I wonder how many classrooms in Australia will spend time this week talking about, reviewing and learning about the impact of earthquakes and tsunami on countries and people?
This weekend saw the earthquake in Chile and the tsunami it created affecting many parts of the world. The Chilean president declared a state of catastrophe after a deadly quake of magnitude 8.8. Subsequently warnings of tidal waves were issued in 53 other countries.
In the Guardian’s Report Chile Earthquake: Pacific nations brace for Tsunami we have a good lead article to set the scene for discussion.
The Tsunami raced across the Pacific and threatened Hawaii as it rushed toward the U.S. West Coast and hundreds of islands from the bottom of the planet to the top. Sirens blared in Hawaii to alert residents to the potential waves. As the waves expected arrival drew near, roads into tourist-heavy Waikiki were closed off. Police patrolled main roads, telling tourists to get off the streets.
It’s not new – social media has a well established co-reporting global events!
But do your teachers know this? Do they know powerful social media is in providing information and synchronous coverage of event?
Did they pick up the links they need via Twitter? of Facebook? or other social networking site?
Perhaps they already have the Associated News App on their iPhone (find it in the App store) and were aware of events that way? or via another mobile App? or heard it on the news?
Did they send out a message (text? IM?) to their geography students to alert them to the CBS News Stream via Ustream so they could experience live some of these events – even if only for a few minutes?
Not only were the media doing live reports online, as well as on TV, but people in the streets were contributing picture and live phone feeds and images to contribute to the pooling of information.
Twitter was buzzing.
Don’t forget to check out Diigo and Delicious during the week to find more links from other ‘connected’ teachers.
From a student’s point of view – social media tools allow them to experience these incidents live and hear the authentic experiences of people observing the event.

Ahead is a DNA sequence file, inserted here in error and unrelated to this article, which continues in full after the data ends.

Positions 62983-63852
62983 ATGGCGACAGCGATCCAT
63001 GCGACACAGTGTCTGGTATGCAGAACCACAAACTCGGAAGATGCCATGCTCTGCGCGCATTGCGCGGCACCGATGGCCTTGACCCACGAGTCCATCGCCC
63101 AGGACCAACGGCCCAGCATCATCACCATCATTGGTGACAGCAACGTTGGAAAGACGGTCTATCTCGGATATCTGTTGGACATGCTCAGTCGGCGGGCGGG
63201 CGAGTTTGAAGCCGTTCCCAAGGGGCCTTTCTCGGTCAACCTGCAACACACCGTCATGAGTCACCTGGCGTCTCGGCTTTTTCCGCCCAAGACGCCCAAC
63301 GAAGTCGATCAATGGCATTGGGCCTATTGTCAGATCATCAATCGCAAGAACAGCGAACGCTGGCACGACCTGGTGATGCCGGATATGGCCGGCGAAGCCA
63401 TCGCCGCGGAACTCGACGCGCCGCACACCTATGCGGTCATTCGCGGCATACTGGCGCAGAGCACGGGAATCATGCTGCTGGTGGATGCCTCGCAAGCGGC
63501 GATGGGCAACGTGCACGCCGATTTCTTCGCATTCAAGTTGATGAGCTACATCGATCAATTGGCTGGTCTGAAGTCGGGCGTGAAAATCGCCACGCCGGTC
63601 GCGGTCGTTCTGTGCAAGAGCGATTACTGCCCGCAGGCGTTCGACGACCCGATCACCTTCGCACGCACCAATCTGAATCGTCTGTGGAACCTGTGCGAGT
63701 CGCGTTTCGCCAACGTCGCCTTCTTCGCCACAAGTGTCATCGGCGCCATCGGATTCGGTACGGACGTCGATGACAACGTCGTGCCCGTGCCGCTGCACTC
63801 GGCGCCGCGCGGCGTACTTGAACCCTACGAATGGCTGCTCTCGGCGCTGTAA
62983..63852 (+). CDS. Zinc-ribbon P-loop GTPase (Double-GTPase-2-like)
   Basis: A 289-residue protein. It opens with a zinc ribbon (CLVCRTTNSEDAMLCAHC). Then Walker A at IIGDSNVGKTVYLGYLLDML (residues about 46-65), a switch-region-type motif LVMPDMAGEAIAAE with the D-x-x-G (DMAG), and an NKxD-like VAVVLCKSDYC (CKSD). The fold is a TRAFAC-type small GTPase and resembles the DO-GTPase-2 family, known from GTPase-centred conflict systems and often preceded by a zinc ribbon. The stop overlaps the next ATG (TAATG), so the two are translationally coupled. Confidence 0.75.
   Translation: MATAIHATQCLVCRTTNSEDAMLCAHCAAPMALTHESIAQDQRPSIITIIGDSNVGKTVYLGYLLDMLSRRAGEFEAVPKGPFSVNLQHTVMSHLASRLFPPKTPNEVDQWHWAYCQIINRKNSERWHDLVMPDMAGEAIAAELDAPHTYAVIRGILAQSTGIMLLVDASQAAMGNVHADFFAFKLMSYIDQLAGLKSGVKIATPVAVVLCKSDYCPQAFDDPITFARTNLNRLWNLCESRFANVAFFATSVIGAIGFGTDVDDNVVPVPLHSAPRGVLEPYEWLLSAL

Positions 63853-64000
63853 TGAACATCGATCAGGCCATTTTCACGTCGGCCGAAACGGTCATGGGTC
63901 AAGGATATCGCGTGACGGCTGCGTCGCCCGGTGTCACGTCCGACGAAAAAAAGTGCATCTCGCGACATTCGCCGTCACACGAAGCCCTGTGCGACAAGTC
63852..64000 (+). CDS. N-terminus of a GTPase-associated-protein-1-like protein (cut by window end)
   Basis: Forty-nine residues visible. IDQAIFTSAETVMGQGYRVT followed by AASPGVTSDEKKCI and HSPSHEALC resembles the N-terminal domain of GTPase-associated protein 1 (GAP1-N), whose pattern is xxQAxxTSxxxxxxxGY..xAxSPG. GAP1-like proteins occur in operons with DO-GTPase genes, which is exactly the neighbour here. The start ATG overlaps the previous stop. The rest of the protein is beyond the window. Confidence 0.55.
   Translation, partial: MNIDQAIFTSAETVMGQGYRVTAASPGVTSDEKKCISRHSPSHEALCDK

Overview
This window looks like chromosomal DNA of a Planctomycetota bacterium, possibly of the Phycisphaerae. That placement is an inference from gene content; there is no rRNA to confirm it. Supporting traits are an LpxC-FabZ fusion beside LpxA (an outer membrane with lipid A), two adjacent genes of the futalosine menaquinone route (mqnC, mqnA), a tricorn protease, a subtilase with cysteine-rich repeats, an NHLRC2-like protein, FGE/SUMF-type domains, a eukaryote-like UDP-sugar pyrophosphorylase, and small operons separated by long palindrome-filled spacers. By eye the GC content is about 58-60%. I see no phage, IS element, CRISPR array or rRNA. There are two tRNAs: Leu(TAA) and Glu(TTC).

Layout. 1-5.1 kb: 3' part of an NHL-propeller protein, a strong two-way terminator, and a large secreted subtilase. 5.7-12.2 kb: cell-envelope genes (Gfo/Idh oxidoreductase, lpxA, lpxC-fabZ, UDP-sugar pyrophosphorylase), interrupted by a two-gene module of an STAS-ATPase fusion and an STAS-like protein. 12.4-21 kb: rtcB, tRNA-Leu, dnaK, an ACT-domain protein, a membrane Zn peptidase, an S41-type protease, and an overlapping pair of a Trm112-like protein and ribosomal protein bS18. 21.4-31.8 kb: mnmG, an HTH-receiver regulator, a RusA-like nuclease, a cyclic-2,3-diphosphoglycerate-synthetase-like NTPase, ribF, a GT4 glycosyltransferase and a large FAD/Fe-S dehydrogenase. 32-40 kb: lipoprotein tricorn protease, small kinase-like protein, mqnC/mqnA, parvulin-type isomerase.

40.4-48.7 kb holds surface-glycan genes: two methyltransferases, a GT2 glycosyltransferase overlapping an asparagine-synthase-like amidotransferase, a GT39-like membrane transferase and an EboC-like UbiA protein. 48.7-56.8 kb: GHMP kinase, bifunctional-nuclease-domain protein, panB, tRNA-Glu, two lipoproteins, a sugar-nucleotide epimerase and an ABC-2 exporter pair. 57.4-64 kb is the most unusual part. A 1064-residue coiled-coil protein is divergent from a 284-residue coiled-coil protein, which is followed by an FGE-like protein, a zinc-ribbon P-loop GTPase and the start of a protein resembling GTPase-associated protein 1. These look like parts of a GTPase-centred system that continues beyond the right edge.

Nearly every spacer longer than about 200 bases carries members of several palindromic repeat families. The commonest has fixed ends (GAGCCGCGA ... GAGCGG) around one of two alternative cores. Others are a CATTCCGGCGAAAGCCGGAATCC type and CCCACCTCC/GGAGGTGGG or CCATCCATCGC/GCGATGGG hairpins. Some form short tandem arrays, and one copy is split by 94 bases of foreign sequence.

By Monday there will be plenty of online media sites that will have stories, videos, etc to use for class review. But none of that is as good as experiencing a live report! How many teachers will be ready to immerse their students in learning with the very tools that students love to use?
Here’s someone ready to incorporate this type of learning into their uni classes – Magnitude vs Intensity in Chile. Learning can be amazing.
Larry Ferlazzo provides The Best Sites to Learn about the Earthquake in Chile (& possible Tsunami).
Go on teachers – give it a try!! Here’s a great map of Estimated Tsunami arrival times to get you talking.
The picture below shows the live CBS News UStream.
You make such a good point about the value of news as it happens being available to teachers and students in the classroom. I’m fairly new to Twitter myself and am amazed at all it can offer. I asked my 8th grade students earlier this week if they “tweeted,” and many saw it only as a social networking tool that was secondary in their minds to Facebook. They couldn’t see why both would be beneficial. Using it as an instructional tool would be amazing—I’ve recently started following some of the authors my students are currently reading and have shared so many of their tweets with the kids—but my district, like so many others, blocks any social networking websites. When I’ve asked about the strictness of the filters, the response has always been that it’s too difficult to allow teachers access but not students. I’m hoping for a solution to this problem soon so I can start using current information on breaking news topics like the tsunamis in my classroom to teach. Great idea!!
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Thanks for telling people about my ‘The Best’ list!